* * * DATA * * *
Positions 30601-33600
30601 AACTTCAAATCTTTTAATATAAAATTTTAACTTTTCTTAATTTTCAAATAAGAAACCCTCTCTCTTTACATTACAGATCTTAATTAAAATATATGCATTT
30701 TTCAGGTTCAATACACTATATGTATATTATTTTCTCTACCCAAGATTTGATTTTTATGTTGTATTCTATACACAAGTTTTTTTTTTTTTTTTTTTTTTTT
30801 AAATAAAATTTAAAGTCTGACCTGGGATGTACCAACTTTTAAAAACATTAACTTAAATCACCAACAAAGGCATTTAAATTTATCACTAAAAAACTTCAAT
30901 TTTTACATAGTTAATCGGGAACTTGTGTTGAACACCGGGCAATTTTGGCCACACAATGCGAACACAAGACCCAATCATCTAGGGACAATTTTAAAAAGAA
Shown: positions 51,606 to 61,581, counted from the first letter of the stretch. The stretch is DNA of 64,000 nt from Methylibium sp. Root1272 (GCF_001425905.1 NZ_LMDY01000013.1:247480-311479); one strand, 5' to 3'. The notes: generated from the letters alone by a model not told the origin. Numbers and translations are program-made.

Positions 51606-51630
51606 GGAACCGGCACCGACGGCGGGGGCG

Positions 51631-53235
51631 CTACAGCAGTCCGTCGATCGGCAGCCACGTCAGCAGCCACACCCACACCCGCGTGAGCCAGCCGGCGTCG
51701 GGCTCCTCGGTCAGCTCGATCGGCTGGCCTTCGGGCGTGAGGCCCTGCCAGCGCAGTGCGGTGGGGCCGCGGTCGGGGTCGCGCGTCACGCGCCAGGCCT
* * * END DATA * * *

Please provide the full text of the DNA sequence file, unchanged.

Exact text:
Positions 30601-33600
30601 AACTTCAAATCTTTTAATATAAAATTTTAACTTTTCTTAATTTTCAAATAAGAAACCCTCTCTCTTTACATTACAGATCTTAATTAAAATATATGCATTT
30701 TTCAGGTTCAATACACTATATGTATATTATTTTCTCTACCCAAGATTTGATTTTTATGTTGTATTCTATACACAAGTTTTTTTTTTTTTTTTTTTTTTTT
30801 AAATAAAATTTAAAGTCTGACCTGGGATGTACCAACTTTTAAAAACATTAACTTAAATCACCAACAAAGGCATTTAAATTTATCACTAAAAAACTTCAAT
30901 TTTTACATAGTTAATCGGGAACTTGTGTTGAACACCGGGCAATTTTGGCCACACAATGCGAACACAAGACCCAATCATCTAGGGACAATTTTAAAAAGAA
Shown: positions 51,606 to 61,581, counted from the first letter of the stretch. The stretch is DNA of 64,000 nt from Methylibium sp. Root1272 (GCF_001425905.1 NZ_LMDY01000013.1:247480-311479); one strand, 5' to 3'. The notes: generated from the letters alone by a model not told the origin. Numbers and translations are program-made.

Positions 51606-51630
51606 GGAACCGGCACCGACGGCGGGGGCG

Positions 51631-53235
51631 CTACAGCAGTCCGTCGATCGGCAGCCACGTCAGCAGCCACACCCACACCCGCGTGAGCCAGCCGGCGTCG
51701 GGCTCCTCGGTCAGCTCGATCGGCTGGCCTTCGGGCGTGAGGCCCTGCCAGCGCAGTGCGGTGGGGCCGCGGTCGGGGTCGCGCGTCACGCGCCAGGCCT